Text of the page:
Cinque Terre

I chose Monterosso to stay in because it had better train connections, the best beaches, and it was more flat, which I thought we would appreciate. (We did.)

Day 1: Bellagio to Monterosso

We caught the 8:40 boat from Bellagio to Varenna, where we met a nice couple from New Hampshire while waiting for the train. Our train picked us up 16 minutes late and was over 30 minutes late into Milan, so we missed our next train. It took an hour to get new tickets and we didn’t get seats. So we confused people and had to hop around a little. (Seats are assigned but are not marked on the train in any way so it’s impossible to tell if a seat is reserved for someone else. Other passengers assumed we didn’t know how to read our tickets.) We arrived two hours later than planned.

Monterosso is pretty and our place is small and friendly, and convenient to the market, where we bought wine, milk, and breakfast. We had dinner reservations at Belvedere down by the beach, where we had delicious mixed seafood antipasti, pesto, and mixed grilled seafood. We topped it off with gelato on the way home: pistachio and lemon basil.

Day 2: Capuchin Monastery

We slept in today, then checked out the Monterosso to Vernazza path. We ended up opting to climb up to the monastery instead, which also had great views and was easier. (And less crowded.)

view from top of hill

After our walk we went to an enoteca for beers and lemon spritzes. With snacks: peanuts, olives, capers. Yum. We had dinner reservations for Da Eraldo where we tried their mixed seafood antipasti and stuff anchovies and grilled calamari. (If you’re wondering how you stuff an anchovy, you sandwich stuffing in between two anchovies.)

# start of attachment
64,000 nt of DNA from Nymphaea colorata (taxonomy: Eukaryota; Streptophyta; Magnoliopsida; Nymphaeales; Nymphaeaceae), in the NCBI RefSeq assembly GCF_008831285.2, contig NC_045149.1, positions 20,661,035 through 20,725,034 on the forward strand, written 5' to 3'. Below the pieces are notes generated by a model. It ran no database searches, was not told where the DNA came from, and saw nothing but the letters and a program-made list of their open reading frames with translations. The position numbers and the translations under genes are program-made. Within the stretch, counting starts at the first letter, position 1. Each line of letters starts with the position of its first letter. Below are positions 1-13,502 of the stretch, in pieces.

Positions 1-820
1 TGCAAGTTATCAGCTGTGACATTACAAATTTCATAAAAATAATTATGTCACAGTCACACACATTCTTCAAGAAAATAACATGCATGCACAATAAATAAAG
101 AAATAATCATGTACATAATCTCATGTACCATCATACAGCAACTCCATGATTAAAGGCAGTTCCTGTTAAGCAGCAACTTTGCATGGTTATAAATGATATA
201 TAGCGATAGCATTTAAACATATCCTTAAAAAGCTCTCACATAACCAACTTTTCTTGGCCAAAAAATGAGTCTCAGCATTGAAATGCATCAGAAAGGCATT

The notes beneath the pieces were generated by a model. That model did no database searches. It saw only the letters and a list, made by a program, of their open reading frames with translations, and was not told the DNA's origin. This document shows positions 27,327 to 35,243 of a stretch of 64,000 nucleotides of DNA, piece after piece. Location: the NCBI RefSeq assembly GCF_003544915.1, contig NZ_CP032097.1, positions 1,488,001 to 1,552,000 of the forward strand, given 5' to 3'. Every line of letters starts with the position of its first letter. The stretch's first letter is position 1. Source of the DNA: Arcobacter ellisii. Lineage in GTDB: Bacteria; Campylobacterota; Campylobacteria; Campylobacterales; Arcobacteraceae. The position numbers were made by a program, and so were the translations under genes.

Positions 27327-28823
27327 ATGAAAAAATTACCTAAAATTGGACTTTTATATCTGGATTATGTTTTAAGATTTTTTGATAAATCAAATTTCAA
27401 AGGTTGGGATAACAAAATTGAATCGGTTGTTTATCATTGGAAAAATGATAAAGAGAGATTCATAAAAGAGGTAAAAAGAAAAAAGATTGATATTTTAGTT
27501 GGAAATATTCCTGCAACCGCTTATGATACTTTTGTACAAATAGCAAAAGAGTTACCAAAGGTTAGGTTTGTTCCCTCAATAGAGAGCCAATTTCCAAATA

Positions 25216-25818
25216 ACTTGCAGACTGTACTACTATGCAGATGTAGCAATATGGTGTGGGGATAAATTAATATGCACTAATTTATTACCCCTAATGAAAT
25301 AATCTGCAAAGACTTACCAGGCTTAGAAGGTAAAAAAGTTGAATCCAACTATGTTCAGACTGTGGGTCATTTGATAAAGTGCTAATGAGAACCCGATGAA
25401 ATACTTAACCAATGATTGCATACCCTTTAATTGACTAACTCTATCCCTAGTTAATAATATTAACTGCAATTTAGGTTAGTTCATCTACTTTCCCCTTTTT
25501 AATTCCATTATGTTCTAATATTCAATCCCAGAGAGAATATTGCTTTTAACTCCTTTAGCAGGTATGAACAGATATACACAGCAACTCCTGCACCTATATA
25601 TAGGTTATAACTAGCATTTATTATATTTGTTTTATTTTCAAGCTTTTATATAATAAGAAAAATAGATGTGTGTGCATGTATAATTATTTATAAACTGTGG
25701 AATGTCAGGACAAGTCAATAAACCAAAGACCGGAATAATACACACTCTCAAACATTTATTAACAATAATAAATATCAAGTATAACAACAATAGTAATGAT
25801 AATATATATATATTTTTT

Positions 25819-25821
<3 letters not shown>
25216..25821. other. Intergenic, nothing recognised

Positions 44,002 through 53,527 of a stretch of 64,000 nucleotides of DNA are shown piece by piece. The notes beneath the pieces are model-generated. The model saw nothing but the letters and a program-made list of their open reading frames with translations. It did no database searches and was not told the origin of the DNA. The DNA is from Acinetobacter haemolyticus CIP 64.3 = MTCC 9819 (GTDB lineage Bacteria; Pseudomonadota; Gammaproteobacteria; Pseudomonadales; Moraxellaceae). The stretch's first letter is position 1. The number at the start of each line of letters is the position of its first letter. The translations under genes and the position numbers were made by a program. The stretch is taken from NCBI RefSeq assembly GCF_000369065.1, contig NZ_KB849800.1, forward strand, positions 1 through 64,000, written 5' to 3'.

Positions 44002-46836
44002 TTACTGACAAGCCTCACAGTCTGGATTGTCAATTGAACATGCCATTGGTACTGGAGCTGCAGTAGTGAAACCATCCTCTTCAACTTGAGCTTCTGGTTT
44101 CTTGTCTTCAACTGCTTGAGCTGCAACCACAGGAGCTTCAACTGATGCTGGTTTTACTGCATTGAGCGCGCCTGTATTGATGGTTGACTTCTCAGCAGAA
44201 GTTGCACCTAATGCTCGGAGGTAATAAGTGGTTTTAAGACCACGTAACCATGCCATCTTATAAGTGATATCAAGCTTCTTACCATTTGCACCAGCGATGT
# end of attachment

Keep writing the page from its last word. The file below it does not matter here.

We finished up with pistachio gelato while we made reservations at Belvedere for tomorrow. A cat was interested in our dinner. A dog was interested in Steve’s gelato. 

Day 3: Via dell' Amore and the other Villages

This morning was our scheduled, guided walk on the partially reopened Via dell’Amore. Our guide was local, knowledgeable, and interesting. They’re requiring a scheduled, guided tour for visitors to cut down on overcrowding and vandalism, and to build appreciation for the area beyond snapping the perfect selfie.

via dell'Amore

Our ticket included a visit to the castle in Riomaggiore. We stopped at the other Cinque Terre villages by train on our way back.

Cinque Terre village

We had another excellent dinner at Belvedere, marred only by another table of loud, obnoxious Americans at the next table.

hillside with lights

Day 4: The Beach

We walked down to the gravelly beach and got our feet wet this morning. The water felt good, the pebbles did not.

We wanted to have breakfast out but the breakfast place was closed and so was the enoteca where we’d planned to buy wine. So we went to the nearby market. There was an argument going on between the manager and a tourist so we went to a different market.

For dinner we had ham and cheese and Napoli pizza at La Smorfia. Steve’s not feeling well. We also saw 5′ swordfish on a wheelbarrow.

old town beach
Here's a last look at the beautiful coast. Tomorrow we're off to Florence.



Our room at Albergo al Carugio was small as described but large enough. Room for all the necessities and even a desk/dining area. It was convenient to have a clothesline. (I don’t know why more hotels in beach areas don’t offer this.) Extensive info from host on the area: restaurants, train and bus schedules, walks … Just an all around great place and in a quiet area.


We had dinner twice at Belvedere. Excellent service and great food at a busy place overlooking the beach. We also enjoyed Da Eraldo and pizza at La Smorfia. 


Trains and ferries are the best way to get between villages. (We took the train.) We walked everywhere within Monterosso. One of the reasons we chose it as our base was easier incoming and ongoing connections. We took InterCity trains that were faster and had assigned seats, so less crowded.